Victoria Department of Health issues ‘high risk warning’ for stormy asthma event


A “high risk” stormy asthma warning has been issued to the Victorians, ahead of forecast storms.

Victoria’s Deputy Chief Medical Officer of Health Dr Angie Bone warned residents of some weather districts could feel the effects of the weather phenomenon on Thursday.

Areas expected to be affected include the weather districts of Mallee, South West and Wimmera.

“The combination of the forecast of high levels of grass pollen and severe thunderstorms with strong winds means that there is a risk that large numbers of people will develop asthma symptoms in a short period of time,” the researchers said. authorities.

People with current, past, or undiagnosed asthma or hay fever may be at risk.

Health and emergency services will closely monitor the situation and be ready to respond.

“Our hospitals are in high demand due to COVID-19, so it is important that you stay well,” the health department said in a statement.

Experts advise anyone with asthma or breathing to stay indoors during an asthmatic thunderstorm.

People at risk are also advised to take their preventative medications as directed, even when they are not showing any symptoms.

“Take away your relief and know how to manage an asthma attack.” Follow your asthma action plan or use asthma first aid, ”authorities said in an earlier warning.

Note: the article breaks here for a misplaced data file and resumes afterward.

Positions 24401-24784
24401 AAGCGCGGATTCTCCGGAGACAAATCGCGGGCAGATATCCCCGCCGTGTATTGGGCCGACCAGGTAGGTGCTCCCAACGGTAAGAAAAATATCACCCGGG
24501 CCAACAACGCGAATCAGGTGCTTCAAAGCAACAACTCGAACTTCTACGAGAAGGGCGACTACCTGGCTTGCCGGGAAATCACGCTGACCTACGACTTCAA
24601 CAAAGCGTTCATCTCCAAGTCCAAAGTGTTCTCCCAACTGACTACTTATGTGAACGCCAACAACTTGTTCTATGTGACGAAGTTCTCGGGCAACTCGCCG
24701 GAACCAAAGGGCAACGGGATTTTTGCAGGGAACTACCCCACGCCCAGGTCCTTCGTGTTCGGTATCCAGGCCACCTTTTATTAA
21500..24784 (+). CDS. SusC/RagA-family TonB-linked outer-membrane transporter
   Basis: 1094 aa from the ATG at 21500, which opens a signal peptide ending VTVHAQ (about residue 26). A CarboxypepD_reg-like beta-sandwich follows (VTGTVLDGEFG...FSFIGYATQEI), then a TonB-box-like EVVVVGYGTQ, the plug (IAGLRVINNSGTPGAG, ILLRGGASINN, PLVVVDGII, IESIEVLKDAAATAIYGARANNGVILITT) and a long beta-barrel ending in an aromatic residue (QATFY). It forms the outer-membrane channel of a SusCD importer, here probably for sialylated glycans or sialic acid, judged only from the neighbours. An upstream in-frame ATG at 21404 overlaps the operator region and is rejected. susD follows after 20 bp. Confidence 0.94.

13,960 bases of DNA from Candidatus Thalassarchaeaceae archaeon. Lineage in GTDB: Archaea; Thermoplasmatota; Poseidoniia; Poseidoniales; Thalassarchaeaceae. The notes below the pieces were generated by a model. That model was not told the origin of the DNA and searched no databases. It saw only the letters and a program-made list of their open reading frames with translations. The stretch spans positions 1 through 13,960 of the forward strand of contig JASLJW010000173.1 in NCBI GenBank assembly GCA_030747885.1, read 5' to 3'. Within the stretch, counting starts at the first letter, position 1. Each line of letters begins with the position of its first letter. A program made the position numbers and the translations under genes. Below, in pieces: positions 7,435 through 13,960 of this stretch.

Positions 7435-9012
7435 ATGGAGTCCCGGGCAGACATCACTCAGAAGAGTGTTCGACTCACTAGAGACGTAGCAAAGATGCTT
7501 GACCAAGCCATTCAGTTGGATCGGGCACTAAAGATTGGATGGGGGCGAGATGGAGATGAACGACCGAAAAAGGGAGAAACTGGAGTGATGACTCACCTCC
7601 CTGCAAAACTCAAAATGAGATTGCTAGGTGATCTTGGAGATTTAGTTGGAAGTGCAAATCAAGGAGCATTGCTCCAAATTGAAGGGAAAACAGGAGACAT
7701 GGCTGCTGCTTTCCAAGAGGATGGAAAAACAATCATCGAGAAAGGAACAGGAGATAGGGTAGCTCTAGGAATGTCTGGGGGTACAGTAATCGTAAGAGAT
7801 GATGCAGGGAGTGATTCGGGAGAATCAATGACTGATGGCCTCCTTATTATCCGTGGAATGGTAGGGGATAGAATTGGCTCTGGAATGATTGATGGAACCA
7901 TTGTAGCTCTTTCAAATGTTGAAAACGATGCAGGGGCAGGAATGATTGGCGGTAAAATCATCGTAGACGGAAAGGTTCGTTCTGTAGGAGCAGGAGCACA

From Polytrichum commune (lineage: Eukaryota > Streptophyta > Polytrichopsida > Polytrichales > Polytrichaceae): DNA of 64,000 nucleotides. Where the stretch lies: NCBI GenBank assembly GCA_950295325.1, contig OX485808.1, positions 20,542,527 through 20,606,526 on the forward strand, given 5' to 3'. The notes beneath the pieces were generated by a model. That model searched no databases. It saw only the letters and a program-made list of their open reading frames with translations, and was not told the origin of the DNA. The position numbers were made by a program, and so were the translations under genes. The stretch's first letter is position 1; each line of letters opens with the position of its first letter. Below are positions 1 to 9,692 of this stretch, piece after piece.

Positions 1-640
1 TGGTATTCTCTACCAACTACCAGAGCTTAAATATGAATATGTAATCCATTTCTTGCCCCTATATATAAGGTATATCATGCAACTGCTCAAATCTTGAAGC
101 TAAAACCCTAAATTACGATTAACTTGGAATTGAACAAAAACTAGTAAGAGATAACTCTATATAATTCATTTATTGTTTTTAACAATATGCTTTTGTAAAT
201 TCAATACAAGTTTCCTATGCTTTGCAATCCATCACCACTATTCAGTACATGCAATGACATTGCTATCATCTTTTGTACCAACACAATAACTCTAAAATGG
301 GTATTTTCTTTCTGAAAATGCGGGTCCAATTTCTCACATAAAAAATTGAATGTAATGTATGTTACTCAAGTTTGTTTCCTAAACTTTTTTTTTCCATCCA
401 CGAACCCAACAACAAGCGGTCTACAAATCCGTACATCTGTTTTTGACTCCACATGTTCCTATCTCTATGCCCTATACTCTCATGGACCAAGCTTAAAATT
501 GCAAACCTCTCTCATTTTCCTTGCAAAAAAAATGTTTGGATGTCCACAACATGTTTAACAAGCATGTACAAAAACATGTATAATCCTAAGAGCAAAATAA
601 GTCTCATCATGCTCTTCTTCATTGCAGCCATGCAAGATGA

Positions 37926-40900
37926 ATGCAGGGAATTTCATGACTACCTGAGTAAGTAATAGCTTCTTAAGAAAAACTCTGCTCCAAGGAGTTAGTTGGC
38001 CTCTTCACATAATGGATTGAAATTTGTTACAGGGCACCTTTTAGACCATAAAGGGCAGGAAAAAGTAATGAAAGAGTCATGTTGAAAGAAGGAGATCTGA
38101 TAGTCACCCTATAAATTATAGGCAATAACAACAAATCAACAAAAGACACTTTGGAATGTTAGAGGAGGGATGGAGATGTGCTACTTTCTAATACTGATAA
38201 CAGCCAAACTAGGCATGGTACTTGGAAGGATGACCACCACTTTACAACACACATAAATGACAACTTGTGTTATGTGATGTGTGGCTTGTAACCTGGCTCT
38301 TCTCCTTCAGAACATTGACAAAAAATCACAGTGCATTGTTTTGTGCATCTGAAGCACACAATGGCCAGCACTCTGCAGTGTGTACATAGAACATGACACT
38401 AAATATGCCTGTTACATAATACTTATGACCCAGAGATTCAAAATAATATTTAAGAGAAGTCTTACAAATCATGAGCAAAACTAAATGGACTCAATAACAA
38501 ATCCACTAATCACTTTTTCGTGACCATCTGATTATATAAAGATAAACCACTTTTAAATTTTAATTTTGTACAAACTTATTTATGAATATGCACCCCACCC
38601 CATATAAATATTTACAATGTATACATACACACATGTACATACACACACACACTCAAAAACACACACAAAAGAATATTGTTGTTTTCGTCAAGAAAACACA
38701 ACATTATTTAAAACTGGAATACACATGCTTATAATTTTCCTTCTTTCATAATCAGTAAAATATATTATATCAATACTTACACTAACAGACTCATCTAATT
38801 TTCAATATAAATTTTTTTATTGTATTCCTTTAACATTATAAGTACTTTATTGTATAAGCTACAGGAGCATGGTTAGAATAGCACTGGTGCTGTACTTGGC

The warning for Thursday comes after concerns that the current stormy asthma season, which ends in December, could see conditions similar to an abnormal weather event in 2016.

The event struck Melbourne in November 2016 and killed 10 people and left 12,000 others in hospital.

Environmental allergist and Deakin University associate professor Cenk Suphioglu believes that higher pollen counts are particularly dangerous for people with weakened immune systems after contracting COVID-19.

“In 2016, people who had never suffered from traditional asthma before, but were allergic to grass pollens, suffered from stormy asthma,” Associate Professor Suphioglu said last week.

“No one is safe from stormy asthma, and anyone with a history of grass pollen allergy as well as asthma or breathing problems should stay indoors if an asthma event occurs. stormy occurs. “

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